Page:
A new video surfaced recently that’s just sensational to watch for anyone that adores the 1920s and the Algonquin Round Table era. It is called New York in the Twenties, and first aired on American TV in 1961. This has to be one of the best videos of the era. The amount of home movies found in the piece is amazing. Among the 1920s celebrities included in it are Heywood Broun, Enrico Caruso, Charlie Chaplin, Continue Reading →
I had the pleasure to be interviewed by reporter Andrew Whitman, the anchor and senior political correspondent for RNN FiOS1. We didn’t talk politics, just the legacy of the Algonquin Round Table. It was perfect to sit at the Round Table and talk about The Algonquin Round Table New York: A Historical Guide. The interview aired last night on the Regional News Network in the tri-state area on the Richard French Live show. Thanks to Continue Reading →
This is a book trailer for my new one, The Algonquin Round Table New York: A Historical Guide. And since I made it about Jane Grant, Harold Ross, and Alexander Woollcott, I thought I’d post this recipe. It’s from my earlier work, Under the Table: A Dorothy Parker Cocktail Guide. It’s the recipe Jane Grant used to make her own bathtub gin. The video was made outside their former duplex, the landmark 412 West Forty-seventh Continue Reading →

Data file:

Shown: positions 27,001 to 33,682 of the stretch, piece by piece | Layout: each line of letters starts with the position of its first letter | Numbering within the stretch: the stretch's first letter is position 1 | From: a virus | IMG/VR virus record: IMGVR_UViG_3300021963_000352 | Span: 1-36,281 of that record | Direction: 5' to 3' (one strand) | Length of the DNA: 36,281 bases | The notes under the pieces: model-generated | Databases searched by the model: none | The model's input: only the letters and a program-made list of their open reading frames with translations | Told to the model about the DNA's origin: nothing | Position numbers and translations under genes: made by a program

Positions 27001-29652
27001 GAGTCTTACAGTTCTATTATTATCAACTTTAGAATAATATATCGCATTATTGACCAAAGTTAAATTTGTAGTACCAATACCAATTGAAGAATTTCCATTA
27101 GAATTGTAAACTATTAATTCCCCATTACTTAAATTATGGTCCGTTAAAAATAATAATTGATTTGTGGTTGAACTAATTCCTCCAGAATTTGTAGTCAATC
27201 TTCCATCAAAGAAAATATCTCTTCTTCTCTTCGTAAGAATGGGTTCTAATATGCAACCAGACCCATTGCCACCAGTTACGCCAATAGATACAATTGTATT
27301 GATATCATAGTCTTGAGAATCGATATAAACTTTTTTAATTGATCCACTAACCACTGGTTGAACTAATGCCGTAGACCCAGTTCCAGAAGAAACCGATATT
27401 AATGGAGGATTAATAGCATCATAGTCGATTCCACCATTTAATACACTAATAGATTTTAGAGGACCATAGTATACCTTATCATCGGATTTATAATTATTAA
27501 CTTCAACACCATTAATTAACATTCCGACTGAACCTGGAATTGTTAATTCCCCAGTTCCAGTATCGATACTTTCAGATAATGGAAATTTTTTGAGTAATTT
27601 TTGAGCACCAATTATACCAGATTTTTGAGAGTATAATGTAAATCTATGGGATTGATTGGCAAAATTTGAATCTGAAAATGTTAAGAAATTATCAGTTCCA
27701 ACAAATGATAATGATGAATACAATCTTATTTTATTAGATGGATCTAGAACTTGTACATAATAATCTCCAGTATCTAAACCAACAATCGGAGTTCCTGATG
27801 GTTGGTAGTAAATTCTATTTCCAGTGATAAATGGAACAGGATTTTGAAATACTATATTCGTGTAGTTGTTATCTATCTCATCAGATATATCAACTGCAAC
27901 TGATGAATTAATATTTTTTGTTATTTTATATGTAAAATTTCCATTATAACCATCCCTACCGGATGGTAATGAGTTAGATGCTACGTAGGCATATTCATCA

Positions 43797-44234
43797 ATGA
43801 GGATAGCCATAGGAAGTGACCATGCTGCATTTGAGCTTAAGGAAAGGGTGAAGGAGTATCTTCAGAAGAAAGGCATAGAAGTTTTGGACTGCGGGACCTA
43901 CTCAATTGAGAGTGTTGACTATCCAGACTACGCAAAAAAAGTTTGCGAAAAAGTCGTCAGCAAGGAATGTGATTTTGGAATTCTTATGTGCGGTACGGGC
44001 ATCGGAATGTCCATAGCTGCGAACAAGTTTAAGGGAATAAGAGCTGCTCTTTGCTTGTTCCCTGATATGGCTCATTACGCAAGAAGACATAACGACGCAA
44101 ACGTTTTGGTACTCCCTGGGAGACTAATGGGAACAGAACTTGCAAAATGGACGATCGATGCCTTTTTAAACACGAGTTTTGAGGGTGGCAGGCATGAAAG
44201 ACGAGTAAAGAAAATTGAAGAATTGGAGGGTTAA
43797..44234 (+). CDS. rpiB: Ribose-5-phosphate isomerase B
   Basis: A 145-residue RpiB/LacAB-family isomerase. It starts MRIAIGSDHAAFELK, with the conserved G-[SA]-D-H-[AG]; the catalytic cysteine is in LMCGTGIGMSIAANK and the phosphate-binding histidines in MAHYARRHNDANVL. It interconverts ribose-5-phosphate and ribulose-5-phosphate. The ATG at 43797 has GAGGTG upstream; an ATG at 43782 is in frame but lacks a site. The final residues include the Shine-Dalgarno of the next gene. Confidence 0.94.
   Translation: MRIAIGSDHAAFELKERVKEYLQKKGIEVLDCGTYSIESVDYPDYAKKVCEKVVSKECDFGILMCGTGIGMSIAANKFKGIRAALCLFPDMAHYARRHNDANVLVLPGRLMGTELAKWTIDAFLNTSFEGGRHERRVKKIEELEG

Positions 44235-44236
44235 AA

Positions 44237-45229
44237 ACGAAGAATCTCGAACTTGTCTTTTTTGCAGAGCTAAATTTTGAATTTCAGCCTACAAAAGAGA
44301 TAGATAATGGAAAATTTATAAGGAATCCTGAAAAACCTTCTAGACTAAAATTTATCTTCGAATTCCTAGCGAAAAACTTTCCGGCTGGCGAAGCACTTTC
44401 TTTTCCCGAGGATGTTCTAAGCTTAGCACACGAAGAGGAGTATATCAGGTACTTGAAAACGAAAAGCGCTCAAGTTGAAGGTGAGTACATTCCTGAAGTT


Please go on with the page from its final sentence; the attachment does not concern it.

Today I visited the graves of Gerald Murphy (1888-1964) and Sara Wiborg Murphy (1883-1975) in South End Cemetery, East Hampton, Long Island, New York. Nearby are their sons Baoth Murphy (1919-1935) and Patrick Murphy (1920-1937). The inscription on Sara’s gravestone reads “…and She made all of light” from the English poet Thomas Campion. Gerald’s speaks more to his personality: “Ripeness is all.” from “King Lear. I’ve been meaning to go for 10 years and it Continue Reading →
Take a video tour of Colts Neck, New Jersey, the birthplace of writer Alexander Woollcott. A founding member of the Algonquin Round Table, Woollcott was a writer, critic, and broadcaster, who also dabbled in acting.
This Friday is Dorothy Parker’s birthday, and the Dorothy Parker Society is having parties in New York and the Catskills to celebrate. But a recent review of the new book Dorothy Parker Complete Broadway, 1918-1923, makes me want to recommend it as a birthday present from Dottie to you. Los Angeles playwright Steven Vlasak wrote: If you love Dorothy Parker, then you’ll have a major crush on this new book compiled by Parker expert Kevin Continue Reading →